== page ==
Communicating with People who have Hearing Loss

According to Statistics Canada, more than one million adults across Canada reported having a hearing-related disability. This number is 50% greater than the number of people reporting problems with their eyesight (StatsCan, 2002). With this many people reporting some type of hearing loss, it leaves friends and family asking the question…. How can I effectively communicate with someone who has a hearing loss?

Difficulty following conversations, especially in groups or in environments with a lot of background noise, can be very challenging for someone with a hearing loss. Unfortunately, people with a hearing loss often withdraw from the conversation or avoid these events all together. Here are a couple of tips to help facilitate conversations with someone who has a hearing loss:

Tips for the talker

  • Make sure you are face to face and close to the person. Look at them while speaking.
  • Speak at a slightly louder volume. Don’t shout…it distorts the sound.
  • One-on-one conversations are much easier! Avoid having important conversations with a group of people.
  • For group conversations make sure only one person speaks at a time.
  • Repeat or rephrase if they do not hear you the first time
  • Avoid eating, chewing gum, or covering your face when speaking to them – it can distort the sound
  • Avoid rapid topic changes – this can make it difficult to follow the conversation
  • Keep your message short, simple, and to the point

Tips for the person with the hearing loss

  • Advocate for yourself! Let people know you have a hearing loss and what they can do to make it easier for you to understand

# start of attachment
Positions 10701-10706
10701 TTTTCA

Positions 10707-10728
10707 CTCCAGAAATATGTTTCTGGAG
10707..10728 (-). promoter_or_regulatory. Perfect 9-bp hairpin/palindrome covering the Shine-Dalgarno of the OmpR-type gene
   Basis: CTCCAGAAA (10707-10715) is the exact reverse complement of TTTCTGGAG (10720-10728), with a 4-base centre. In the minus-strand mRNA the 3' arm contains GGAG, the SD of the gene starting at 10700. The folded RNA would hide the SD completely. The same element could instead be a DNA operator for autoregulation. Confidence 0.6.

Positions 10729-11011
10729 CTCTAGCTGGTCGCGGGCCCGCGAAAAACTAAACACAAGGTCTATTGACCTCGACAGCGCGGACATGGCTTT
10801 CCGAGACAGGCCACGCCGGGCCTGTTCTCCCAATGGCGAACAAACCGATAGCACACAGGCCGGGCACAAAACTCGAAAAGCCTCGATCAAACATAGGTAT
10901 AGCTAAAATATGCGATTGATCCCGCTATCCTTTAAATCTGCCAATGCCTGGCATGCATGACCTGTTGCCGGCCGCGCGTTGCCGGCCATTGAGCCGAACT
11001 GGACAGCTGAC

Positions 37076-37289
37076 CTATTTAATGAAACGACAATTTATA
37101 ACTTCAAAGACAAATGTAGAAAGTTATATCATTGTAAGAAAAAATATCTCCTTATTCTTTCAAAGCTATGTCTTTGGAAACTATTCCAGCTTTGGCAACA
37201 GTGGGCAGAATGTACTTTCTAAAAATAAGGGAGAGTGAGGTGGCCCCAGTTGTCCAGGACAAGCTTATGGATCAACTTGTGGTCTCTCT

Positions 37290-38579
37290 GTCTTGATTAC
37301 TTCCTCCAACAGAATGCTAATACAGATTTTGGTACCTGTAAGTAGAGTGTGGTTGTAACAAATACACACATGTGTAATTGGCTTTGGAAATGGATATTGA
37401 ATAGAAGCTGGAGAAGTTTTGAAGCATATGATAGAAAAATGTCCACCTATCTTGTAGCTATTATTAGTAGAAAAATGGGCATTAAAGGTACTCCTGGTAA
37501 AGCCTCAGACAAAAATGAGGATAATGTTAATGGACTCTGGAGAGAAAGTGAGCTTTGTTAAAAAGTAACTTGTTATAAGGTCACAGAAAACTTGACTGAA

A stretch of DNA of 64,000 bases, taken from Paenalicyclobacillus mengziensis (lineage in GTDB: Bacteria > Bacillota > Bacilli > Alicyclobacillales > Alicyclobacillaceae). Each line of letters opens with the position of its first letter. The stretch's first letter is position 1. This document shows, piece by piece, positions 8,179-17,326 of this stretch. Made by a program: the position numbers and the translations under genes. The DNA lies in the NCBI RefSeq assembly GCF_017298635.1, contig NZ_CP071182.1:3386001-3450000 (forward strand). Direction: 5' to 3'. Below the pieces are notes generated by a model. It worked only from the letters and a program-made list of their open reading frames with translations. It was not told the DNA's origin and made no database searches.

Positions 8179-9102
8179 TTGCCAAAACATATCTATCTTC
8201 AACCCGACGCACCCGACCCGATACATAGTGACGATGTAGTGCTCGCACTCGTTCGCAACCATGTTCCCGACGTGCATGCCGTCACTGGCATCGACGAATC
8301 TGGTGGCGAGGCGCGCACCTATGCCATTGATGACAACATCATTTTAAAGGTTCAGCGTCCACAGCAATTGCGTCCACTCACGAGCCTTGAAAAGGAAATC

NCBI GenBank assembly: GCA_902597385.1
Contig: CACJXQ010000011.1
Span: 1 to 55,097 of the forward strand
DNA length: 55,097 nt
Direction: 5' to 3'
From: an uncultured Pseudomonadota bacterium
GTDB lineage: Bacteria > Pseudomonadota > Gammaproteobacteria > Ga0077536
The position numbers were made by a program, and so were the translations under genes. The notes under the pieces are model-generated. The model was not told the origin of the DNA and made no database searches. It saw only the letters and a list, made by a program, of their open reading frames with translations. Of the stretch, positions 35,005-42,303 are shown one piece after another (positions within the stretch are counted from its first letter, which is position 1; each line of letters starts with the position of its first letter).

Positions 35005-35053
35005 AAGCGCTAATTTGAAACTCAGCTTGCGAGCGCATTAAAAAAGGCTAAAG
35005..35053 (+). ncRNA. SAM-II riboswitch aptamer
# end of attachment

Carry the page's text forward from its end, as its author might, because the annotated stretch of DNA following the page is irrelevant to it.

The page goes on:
• Pay attention to the ‘non-verbal cues’ (facial expression, gestures)
  • Let the person know exactly what you did not understand (e.g. ‘I missed the last word’) instead of just saying ‘what?’
  • Use any hearing devices you have (hearing aid, FM system etc)

Tips to create a good listening environment

  •  NO background noise! Turn off the radio, tv, etc.
  •  Sit close to the person you are speaking with
  •  Communication is easier in well lit, distraction free environments
  •  If conversing in loud environments, for example, a restaurant: try to choose a quiet restaurant, request a table in a quiet area (e.g. away from the kitchen, big groups, washrooms) and use the ‘one person speaking at a time’ rule.

If you, or someone you love, suspect they have a hearing loss, consult an audiologist. And always remember, despite any challenges you may experience, there is always a way to laugh, have fun, and make the most out of your interactions!

Carla Montgomery, M.H.Sc. SLP(C)
Speech-Language Pathologist, Reg. CASLPO

The Speech Therapy Centres of Canada

www.speechtherapycentres.com

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